Phyllis Sharps Installed as Lawler Chair

Spring 2016 As Seen in Our Spring 2016 Issue
Phyllis Sharps Installed as Lawler Chair

Professor Phyllis Sharps, PhD, RN, FAAN, has been installed as the Elsie M. Lawler Endowed Chair at the Johns Hopkins School of Nursing, and she feels right at home with the chair’s mission to address community health in Baltimore, calling it a great opportunity to continue to make an impact.

“We all saw last spring what happens when communities are hurt and broken,” Sharps—who was born at Johns Hopkins Hospital—said of unrest over the death of Freddie Gray in police custody. A domestic violence/maternal health

“It was a short search. Phyllis Sharps embodies the essence of this chair.”
— Dean Patricia Davidson, PhD, MEd, RN, FAAN

researcher and diversity champion, Sharps will revitalize the school’s strategic community vision, solidify a plan for sustainability, and continue Hopkins’ work with its nurse-run health and wellness centers and community partners.

“It was a short search,” said Dean Patricia Davidson, PhD, MEd, RN, FAAN. “Phyllis Sharps embodies the essence of this chair.”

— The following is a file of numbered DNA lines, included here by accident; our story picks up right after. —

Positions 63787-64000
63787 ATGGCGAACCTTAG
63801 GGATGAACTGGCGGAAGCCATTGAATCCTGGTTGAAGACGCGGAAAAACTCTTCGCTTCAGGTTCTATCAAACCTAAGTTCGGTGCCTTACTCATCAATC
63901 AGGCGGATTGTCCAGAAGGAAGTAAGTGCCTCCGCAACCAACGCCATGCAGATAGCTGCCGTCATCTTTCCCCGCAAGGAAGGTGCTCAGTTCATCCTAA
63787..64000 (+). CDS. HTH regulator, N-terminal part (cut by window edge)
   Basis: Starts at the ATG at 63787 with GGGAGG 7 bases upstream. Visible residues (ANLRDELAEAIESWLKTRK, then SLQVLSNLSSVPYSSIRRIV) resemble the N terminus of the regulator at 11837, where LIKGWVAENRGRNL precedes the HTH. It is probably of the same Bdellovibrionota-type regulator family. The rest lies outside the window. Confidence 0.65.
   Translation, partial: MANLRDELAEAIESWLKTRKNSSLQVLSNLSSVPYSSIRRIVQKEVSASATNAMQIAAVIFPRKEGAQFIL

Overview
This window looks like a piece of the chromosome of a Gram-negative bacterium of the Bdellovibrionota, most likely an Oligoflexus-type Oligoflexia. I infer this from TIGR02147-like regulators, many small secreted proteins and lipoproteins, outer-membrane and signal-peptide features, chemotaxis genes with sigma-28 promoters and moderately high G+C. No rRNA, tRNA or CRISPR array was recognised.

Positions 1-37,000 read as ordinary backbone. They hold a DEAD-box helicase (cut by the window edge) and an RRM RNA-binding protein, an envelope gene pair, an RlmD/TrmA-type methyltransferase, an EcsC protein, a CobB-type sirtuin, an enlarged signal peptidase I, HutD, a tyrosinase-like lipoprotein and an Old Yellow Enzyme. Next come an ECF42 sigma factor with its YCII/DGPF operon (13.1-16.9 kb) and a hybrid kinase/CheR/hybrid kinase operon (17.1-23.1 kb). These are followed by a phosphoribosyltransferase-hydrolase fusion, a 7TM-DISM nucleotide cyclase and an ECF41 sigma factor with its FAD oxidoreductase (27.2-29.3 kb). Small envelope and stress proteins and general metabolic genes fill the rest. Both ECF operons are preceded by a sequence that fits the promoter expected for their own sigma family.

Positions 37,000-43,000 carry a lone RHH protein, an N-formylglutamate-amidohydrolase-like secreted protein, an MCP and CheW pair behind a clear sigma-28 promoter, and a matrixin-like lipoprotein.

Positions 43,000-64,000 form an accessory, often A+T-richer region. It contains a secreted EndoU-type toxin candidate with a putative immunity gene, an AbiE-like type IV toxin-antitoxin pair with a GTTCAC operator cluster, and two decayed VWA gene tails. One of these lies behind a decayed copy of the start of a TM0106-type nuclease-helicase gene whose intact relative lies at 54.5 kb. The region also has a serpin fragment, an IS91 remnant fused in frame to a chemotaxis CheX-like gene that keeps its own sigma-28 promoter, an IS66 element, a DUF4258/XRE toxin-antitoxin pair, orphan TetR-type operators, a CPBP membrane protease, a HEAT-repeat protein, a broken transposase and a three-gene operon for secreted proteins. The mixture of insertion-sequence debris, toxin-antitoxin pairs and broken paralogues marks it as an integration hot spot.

As associate dean for community programs and initiatives, Sharps directs three health and wellness centers operated by the School of Nursing, provides care in a Baltimore shelter for homeless battered women and their children, and conducts ongoing community-based, participatory research. With a $3.5 million grant from the National Institutes of Health, Sharps is testing the Domestic Violence Enhanced Visitation Program (DOVE), which works to shield abused women and babies from intimate partner violence.

“I’ve wanted to say this since they told me about the chair,” Sharps said at the February 18 installation ceremony, “so I’m going to let it out now: Wow!”

Lawler, an 1889 graduate of the Johns Hopkins Hospital Training School for Nurses, was its superintendent from 1910 to 1940, through a World War, a devastating flu epidemic, and the Great Depression, never wavering from her push to obtain university status for the nursing education program.

Photo by Will Kirk | Phyllis Sharps with students from the Henderson-Hopkins School in East Baltimore.

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